A Test of Morning Covey Call Count Technique


Period: August 10, 2001 – May 12, 2003
Contact: Ronald Drobney
Organization: the University of Missouri and the Missouri Department of Conservation
Funding Source: Prairie Fork Trust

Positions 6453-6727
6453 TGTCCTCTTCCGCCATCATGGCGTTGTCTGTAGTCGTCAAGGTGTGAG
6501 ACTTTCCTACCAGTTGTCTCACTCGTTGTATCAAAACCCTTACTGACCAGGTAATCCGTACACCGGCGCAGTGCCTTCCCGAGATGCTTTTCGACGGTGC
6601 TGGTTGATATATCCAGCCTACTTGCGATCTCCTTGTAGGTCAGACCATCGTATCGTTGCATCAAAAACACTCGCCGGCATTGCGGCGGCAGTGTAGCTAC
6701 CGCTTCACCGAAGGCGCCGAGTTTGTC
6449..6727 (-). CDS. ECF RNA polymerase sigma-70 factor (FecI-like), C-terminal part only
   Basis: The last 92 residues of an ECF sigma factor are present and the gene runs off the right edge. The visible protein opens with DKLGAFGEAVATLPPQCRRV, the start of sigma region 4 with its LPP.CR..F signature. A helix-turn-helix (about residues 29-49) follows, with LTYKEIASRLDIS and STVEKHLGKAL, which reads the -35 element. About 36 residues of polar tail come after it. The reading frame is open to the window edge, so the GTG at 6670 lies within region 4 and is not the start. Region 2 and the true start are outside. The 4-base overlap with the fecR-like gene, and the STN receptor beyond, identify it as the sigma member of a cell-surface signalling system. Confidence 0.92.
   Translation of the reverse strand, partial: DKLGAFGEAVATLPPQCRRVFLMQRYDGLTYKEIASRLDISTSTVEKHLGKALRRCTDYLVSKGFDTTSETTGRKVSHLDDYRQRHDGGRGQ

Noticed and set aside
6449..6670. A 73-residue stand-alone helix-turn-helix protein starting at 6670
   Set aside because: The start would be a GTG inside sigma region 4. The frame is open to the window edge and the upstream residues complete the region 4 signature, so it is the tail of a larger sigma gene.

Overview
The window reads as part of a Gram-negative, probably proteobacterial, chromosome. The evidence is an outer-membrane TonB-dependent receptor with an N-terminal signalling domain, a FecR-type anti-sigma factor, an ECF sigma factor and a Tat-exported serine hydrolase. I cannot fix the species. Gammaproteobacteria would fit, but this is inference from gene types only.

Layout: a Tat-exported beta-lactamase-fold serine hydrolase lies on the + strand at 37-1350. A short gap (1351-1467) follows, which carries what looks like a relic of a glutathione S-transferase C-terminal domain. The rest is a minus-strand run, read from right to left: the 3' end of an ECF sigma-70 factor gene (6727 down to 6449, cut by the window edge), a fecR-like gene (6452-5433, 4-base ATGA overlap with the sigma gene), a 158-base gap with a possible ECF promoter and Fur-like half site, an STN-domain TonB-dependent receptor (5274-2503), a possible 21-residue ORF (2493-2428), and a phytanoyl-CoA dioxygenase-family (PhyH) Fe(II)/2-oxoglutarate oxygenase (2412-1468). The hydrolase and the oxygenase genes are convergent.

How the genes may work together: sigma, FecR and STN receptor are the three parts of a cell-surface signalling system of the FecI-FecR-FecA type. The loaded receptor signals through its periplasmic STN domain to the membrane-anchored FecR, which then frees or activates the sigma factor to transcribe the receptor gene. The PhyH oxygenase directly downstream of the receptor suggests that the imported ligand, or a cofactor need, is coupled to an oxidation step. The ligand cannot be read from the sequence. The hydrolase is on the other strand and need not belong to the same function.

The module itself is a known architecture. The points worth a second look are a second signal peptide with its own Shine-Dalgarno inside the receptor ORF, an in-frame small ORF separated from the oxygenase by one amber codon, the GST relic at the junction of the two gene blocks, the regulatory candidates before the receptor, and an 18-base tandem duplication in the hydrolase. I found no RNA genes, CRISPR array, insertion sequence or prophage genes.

Objectives: The morning covey call count technique is being used to estimate fall northern bobwhite (Colinus virginianus) density in Missouri and other parts of the species range, although it has not yet been validated. I tested several facets of this technique that are potential sources of error. One important aspect of using the technique is the ability to estimate the proportion of coveys that call on a given day (calling rate). I used logistic regression to develop and test models for predicting the calling rate based on year, date, area, and weather conditions (temperature, relative humidity, barometric pressure, barometric status, cloud coverage, and wind speed). Another important component of the morning covey call count technique involves the observer group’s ability to detect and accurately plot calling coveys on an aerial photo. I used a single pen-raised bird at varying locations within a 500 m  500 m grid cell to test the ability of 3 groups of observers to detect and plot a single covey. Because opportunities to collect data for testing observer groups using pen-raised quail are limited, I compared observer accuracy in plotting real birds with that of recorded calls to determine if recorded calls can be used as a substitute for live birds. Using data collected from 229 observations of 60 coveys of quail, I observed an overall calling rate of 78%. Covey calling rates were most influenced by area (Whetstone Creek Conservation Area or Reform Conservation Area) and wind speed. The proportion of coveys that called decreased with increased wind speed, and the calling rate was 12.8% higher on Whetstone Creek Conservation Area than on Reform Conservation Area. I recommend caution in application of my models to new areas, and that all sampling be conducted on mornings with low wind speeds. A one-way analysis of variance showed no significant difference in observer group error when plotting bobwhites calling from different locations within a grid cell. Observer accuracy was generally poor (=75.0, SE=10.9) regardless of where in the grid cell the calling bird was located. Observer accuracy improved with experience, therefore, I recommend observers practice this technique a minimum of 3 times prior to collecting data for use in a quail density estimate. I found that recorded calls can be used as a substitute for live quail when testing observers, but there are potential sources of error that the researcher should be aware of, such as time of day and the possibility of observer accuracy changing as the number of attempts to plot coveys increases in the course of the day. This study did not conclusively validate or invalidate the morning covey call count technique, but it did reveal concerns that should be addressed before important management decisions (e.g. determining hunting regulations) are made based on density estimates obtained through use of this technique.